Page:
Snow in St Albans
Six inches of snow fall in the South East of England, all traffic (including the tube!) grinds to a standstill, schools are closed and commuters are stuck at home. The worst snowfall for 18 years. Catastrophy! Much worse than in January, when the BBC warned that some cities are due to suffer lows of -5 degrees C. Arctic snap indeed.
Adverse weather conditions? What adverse weather conditions? Half the town turned up in the St Albans park next to the cathedral. No one seemed adversely affected. Quite the contrary, all generations were clearly enjoying themselves:
The rest of the town was mostly deserted. Of course, most people were in the park.
The Verulamium park is known for housing birds and the oldest inn in England:
The walk to Gorhambury House is pleasant at any time of the year. It passes a farm, so there are often sheep around, and the views are of Hertfordshire countryside at its best. And then there is the Gorhambury park, too.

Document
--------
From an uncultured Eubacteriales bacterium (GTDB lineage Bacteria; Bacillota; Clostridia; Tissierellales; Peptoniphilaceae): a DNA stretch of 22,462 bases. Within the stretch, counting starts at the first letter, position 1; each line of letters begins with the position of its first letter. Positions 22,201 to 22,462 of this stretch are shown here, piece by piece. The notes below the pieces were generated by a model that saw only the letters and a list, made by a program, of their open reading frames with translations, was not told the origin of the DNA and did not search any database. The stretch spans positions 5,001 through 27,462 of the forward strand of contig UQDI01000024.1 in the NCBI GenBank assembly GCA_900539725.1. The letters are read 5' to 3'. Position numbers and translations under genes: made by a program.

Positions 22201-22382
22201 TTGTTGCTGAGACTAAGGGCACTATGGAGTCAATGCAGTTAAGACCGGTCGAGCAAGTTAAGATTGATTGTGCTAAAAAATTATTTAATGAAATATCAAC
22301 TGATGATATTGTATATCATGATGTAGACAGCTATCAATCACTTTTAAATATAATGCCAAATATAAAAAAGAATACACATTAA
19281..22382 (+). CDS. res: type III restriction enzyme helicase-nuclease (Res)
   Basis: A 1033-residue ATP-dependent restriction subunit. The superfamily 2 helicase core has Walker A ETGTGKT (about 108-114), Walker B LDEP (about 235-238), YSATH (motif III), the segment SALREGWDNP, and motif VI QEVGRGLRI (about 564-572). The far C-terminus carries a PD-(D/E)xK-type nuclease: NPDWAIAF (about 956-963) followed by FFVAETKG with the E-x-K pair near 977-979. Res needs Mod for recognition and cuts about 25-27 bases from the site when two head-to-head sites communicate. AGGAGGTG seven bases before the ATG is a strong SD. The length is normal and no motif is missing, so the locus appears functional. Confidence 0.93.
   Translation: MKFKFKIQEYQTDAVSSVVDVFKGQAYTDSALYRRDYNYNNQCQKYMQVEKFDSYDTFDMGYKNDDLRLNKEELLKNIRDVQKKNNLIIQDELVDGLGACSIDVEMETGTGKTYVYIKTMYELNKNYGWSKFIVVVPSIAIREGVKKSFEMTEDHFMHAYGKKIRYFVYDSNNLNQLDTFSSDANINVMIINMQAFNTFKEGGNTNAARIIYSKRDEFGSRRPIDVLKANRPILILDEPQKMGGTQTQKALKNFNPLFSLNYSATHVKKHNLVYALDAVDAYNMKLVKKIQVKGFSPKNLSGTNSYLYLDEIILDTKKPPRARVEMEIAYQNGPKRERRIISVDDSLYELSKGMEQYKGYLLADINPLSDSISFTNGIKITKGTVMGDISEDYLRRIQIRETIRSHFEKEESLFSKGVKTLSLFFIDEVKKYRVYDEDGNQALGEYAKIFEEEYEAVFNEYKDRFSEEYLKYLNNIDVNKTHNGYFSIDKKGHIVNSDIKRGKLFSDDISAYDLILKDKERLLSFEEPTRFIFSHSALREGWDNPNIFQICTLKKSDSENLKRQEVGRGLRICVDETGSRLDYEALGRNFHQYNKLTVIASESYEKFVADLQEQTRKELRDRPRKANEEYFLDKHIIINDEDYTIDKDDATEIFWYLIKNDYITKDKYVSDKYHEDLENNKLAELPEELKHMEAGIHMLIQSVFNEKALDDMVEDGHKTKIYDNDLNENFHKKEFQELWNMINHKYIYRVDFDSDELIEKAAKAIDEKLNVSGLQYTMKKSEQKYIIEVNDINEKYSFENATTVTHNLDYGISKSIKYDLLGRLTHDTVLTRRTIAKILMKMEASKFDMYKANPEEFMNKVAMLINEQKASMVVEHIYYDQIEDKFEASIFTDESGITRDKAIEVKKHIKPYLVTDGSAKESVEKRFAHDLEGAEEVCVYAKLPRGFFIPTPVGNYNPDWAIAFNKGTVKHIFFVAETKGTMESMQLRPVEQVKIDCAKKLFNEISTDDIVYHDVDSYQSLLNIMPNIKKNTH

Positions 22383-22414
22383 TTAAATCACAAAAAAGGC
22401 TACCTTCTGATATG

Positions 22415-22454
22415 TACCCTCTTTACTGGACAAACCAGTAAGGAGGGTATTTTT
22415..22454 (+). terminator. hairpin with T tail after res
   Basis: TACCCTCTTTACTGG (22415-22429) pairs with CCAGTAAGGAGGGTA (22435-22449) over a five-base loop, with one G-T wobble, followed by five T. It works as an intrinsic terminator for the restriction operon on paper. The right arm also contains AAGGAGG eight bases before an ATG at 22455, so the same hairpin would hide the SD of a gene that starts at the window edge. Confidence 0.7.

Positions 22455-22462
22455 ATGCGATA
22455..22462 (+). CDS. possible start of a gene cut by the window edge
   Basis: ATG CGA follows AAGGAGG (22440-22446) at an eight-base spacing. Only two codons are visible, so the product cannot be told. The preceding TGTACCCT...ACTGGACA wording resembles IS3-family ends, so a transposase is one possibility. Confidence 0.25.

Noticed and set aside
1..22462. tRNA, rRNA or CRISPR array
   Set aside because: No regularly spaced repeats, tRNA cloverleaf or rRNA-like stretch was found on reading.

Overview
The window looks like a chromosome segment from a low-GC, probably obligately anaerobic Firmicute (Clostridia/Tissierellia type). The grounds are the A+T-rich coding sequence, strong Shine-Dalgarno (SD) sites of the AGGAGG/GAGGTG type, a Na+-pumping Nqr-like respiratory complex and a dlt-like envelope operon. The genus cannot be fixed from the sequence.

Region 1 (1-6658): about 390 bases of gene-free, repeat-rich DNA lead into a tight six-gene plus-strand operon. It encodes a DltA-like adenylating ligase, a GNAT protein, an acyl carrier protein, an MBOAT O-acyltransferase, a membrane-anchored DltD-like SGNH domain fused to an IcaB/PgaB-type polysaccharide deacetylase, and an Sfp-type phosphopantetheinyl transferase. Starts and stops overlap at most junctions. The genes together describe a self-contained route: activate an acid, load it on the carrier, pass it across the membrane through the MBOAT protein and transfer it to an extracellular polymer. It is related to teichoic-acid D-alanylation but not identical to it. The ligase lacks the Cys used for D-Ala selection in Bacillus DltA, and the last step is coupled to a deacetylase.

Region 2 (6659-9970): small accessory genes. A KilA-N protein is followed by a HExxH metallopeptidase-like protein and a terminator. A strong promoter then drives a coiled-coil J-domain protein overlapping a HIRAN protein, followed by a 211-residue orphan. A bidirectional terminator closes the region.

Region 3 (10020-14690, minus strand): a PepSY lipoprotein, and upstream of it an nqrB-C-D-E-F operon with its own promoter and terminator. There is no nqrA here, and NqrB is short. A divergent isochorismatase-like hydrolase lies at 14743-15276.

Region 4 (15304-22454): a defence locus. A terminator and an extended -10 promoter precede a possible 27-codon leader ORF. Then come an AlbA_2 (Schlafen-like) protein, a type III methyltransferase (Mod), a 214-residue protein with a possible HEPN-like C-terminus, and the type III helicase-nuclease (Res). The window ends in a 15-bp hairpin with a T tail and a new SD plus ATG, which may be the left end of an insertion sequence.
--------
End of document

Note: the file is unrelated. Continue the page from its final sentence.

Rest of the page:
Due to its location, one day’s travel by coach from London, St Albans used to have several streets lined with inns. Some of them still survive, like the Six Bells and the Rose and Crown in Fishpool Street.
Today was the second day of “adverse weather conditions”, so the trains still did not operate, the sky was cloudless and the sun shone. The cedar planted next to the cathedral by some Duchess or other was still covered in snow:
The bricks which the cathedral tower is built from are recycled Roman bricks. The Normans took them from the ruins of the old settlement, Verulamium, when they decided to build a grand cathedral on the place of a smaller Saxon one. (A propaganda job, as one of the city guides puts it.)
More photos (many more) in this Flickr set.